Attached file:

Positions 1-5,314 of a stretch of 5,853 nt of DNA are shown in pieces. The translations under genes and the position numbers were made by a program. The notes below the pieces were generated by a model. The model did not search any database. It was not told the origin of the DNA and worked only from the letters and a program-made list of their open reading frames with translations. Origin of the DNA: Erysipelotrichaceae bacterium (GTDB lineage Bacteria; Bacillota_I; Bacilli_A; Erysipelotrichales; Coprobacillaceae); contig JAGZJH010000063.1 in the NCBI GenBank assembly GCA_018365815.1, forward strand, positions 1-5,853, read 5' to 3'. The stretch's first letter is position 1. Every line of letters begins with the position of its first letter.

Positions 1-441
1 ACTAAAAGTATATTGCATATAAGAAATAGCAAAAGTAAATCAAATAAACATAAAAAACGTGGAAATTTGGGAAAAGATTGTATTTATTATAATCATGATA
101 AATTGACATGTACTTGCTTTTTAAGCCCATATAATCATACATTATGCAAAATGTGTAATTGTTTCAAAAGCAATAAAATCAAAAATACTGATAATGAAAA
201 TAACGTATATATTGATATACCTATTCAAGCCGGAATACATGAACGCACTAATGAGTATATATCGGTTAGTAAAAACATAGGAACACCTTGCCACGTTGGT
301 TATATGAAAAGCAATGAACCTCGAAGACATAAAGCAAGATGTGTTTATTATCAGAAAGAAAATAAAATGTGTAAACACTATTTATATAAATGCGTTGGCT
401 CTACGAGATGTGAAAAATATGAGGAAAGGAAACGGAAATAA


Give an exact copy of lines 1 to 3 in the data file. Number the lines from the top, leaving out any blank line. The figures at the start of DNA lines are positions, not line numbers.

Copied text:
Positions 1-5,314 of a stretch of 5,853 nt of DNA are shown in pieces. The translations under genes and the position numbers were made by a program. The notes below the pieces were generated by a model. The model did not search any database. It was not told the origin of the DNA and worked only from the letters and a program-made list of their open reading frames with translations. Origin of the DNA: Erysipelotrichaceae bacterium (GTDB lineage Bacteria; Bacillota_I; Bacilli_A; Erysipelotrichales; Coprobacillaceae); contig JAGZJH010000063.1 in the NCBI GenBank assembly GCA_018365815.1, forward strand, positions 1-5,853, read 5' to 3'. The stretch's first letter is position 1. Every line of letters begins with the position of its first letter.

Positions 1-441
1 ACTAAAAGTATATTGCATATAAGAAATAGCAAAAGTAAATCAAATAAACATAAAAAACGTGGAAATTTGGGAAAAGATTGTATTTATTATAATCATGATA